A few, but not a whole lot more. 52.4% of the time in 2009, not too much different than his career average of 50.1%. When he came up in 2006, it was 50.4%, so it’s more, but not hugely more.

Is he just unlucky?

Partially. His batting average on balls in play is .294, which is the lowest of his career. However, the league average is .300, so that’s hardly a disaster.

Is he swinging at bad pitches?

We saw earlier that Pierre’s resurgence was caused in large part by his becoming more choosy in his at-bats, swinging at fewer balls out of the zone that he couldn’t get solid contact on. But none of this applies to Martin; his ratios of swings at balls out of the zone (19.4%), in the zone (60.6%), and overall swings (39.3%) fall right into his career averages.

Okay, you’ve told us everything it’s not. When are you going to tell us what it is?

Well, the fact that he’s striking out more and hitting more groundballs certainly contributes, but, there’s no one stat that has popped out that really goes to explain what Martin’s issue is. Let’s go back to what the scout said earlier:

Dodgers catcher Russell Martin: “You talk about a young player growing old before our very eyes. His bat is slowing down, and he’s not moving very well behind the plate. I don’t know what’s wrong with him.”

martinvsmarlins.jpgFocus on the part about his bat slowing down, and you’re on to a big part of the problem… Martin is getting blown away by fastballs.

Over at FanGraphs, they’ve been able to assign a run value to the production on each type of pitch a batter sees, and then converted it to a rate. For example, if you look at Albert Pujols against fastballs, he’s been pretty consistently at 2-4 runs per 100 fastballs above average over his career, though he’s beating even that this year. In 2007, Martin’s first full (and best) season, he produced 1.69 runs above average every 100 fastballs. Last year, in which he was still decent but nowhere near as good as in 2007, that fell to 0.59. This year? Down to just 0.14.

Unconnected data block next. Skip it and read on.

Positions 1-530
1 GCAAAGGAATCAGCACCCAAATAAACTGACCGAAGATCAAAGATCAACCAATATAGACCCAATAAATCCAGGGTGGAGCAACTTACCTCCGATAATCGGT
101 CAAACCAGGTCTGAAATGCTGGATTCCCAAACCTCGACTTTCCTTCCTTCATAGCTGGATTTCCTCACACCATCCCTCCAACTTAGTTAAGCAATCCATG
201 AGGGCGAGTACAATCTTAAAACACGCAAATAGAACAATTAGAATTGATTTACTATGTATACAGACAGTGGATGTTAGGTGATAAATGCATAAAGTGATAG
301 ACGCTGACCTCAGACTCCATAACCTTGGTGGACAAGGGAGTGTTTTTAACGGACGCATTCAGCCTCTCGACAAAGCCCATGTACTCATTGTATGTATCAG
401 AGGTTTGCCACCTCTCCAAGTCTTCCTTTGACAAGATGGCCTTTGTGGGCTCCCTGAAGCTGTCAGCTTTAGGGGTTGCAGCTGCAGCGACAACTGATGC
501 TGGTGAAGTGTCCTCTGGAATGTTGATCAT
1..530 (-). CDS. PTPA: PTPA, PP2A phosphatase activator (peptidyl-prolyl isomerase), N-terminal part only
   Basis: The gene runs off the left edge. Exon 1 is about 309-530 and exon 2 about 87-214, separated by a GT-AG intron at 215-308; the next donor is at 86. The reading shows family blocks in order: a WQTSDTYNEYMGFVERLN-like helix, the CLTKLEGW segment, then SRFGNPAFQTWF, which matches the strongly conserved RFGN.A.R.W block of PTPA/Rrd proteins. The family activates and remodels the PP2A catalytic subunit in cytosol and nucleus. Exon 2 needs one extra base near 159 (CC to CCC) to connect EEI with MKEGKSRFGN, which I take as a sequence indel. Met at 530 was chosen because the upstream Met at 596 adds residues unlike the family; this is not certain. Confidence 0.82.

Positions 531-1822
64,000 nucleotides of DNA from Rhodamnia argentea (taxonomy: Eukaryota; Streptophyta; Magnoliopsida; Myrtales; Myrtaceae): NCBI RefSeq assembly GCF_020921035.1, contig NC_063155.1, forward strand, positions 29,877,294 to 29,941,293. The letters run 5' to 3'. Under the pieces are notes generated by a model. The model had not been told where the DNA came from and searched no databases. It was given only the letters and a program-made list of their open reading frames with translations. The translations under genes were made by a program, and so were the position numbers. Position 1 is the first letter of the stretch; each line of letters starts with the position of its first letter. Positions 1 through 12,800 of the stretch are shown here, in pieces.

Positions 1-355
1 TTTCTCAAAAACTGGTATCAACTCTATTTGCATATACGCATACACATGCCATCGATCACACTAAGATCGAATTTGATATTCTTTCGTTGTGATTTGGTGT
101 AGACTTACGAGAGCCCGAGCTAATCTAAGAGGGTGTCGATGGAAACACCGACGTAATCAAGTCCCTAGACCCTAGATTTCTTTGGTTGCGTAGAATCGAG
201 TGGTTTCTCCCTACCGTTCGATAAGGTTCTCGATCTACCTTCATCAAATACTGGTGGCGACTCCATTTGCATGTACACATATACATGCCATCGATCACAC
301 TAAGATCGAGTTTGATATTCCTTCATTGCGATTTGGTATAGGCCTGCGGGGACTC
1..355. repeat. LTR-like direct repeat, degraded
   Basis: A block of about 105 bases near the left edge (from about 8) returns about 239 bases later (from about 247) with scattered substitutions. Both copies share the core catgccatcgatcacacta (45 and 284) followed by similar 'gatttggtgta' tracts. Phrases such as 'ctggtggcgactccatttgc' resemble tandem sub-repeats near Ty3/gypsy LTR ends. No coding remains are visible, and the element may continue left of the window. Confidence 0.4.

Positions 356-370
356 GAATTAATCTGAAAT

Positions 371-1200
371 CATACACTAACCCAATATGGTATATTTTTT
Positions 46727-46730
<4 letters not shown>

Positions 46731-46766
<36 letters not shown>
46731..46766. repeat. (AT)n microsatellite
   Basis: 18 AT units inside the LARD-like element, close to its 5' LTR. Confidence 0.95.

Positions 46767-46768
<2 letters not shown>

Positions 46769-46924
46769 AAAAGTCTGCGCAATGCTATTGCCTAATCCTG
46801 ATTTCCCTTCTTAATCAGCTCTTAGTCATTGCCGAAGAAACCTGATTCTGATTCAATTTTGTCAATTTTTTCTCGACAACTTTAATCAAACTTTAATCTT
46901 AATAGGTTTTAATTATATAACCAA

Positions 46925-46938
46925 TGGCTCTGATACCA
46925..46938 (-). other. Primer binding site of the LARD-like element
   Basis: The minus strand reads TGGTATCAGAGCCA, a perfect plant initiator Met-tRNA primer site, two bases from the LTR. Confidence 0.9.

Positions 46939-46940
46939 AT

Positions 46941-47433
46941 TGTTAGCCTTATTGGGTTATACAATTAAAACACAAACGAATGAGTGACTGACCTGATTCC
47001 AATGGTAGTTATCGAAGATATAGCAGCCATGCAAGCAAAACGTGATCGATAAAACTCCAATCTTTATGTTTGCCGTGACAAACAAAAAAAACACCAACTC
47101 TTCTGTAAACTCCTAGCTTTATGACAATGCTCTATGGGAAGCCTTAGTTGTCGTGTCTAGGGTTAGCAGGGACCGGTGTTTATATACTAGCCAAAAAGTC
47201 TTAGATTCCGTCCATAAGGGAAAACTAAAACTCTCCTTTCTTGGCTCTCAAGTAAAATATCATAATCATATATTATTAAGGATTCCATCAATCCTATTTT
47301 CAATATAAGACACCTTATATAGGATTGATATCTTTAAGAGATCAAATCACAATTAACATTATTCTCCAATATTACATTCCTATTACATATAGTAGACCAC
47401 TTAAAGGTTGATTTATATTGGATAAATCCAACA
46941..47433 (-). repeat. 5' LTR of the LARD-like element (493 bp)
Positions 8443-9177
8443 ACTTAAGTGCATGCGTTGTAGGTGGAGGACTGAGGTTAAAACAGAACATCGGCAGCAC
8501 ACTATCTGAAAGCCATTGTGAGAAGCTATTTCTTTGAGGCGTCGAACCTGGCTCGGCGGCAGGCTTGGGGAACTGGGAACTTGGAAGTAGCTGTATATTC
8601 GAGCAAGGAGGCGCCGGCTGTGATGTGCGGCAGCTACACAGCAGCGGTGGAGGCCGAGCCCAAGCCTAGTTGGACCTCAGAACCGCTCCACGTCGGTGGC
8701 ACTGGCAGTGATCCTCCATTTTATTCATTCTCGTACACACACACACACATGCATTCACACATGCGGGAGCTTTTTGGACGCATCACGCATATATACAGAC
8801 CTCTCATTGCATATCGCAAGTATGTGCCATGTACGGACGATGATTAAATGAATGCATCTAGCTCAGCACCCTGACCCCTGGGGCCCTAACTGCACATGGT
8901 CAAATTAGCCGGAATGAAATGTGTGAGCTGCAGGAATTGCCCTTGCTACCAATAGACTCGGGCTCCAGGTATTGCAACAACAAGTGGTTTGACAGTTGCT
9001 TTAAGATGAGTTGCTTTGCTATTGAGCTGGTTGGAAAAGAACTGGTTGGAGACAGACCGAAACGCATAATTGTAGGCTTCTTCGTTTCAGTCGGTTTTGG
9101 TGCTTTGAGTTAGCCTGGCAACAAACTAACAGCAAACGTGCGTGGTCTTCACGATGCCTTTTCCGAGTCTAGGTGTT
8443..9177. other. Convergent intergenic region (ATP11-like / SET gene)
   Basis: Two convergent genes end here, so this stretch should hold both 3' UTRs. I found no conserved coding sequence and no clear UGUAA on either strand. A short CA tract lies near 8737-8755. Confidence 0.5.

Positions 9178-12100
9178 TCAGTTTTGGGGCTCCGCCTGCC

It’s hardly a foolproof method – he’s also down on sliders, as well – but it certainly makes sense, doesn’t it? You’ve got a heavily used catcher who’s striking out more, grounding out more, is having a hard time catching up to fastballs, has had his “Speed” score drop four years in a row (it’s a 1-10 ranking scale that uses several speed-based stats, and Martin’s gone from 5.3 to 5.2 to 4.0 to 3.3), and has a scout saying he looks old.

Is it possible that all the vitriol we directed at Grady Little in 2006 and ’07, and Joe Torre in 2008 (especially with the ridiculous “third base days off”), for overworking him is coming home to roost much much quicker than we thought it would? To his credit, Torre’s been better about resting him this season (though when Brad Ausmus is outproducing him it’s probably not a hard decision to make any more) but is that simply too little too late? Did all of the extra work he received the last few seasons sap the energy out of him? You hate to say that at 26, but the evidence is pretty glaring.

The real question is, what to do? I’m not ready to give up on him just yet; he’s been too important to this team over the last few years, but also because A) there’s no one really worth replacing him with and B) the large division lead allows you some leeway in letting him work things out.

But if this doesn’t turn around at some point soon…



  1. [...] what’s caused all of this? Back in June, I wrote a post titled “What Are We Going to Do With Russell Martin?” At the time, I noted that a scout said he thought Martin looked old and slow, and after [...]

  2. [...] just that a backstop combo of Martin and Ausmus may be the most impotent in the big leagues. It’s been a little over a year since I took an in-depth look into Martin’s struggles, and he hasn’t shown any improvement; his .245/.351/.326 line this season nicely mirrors his [...]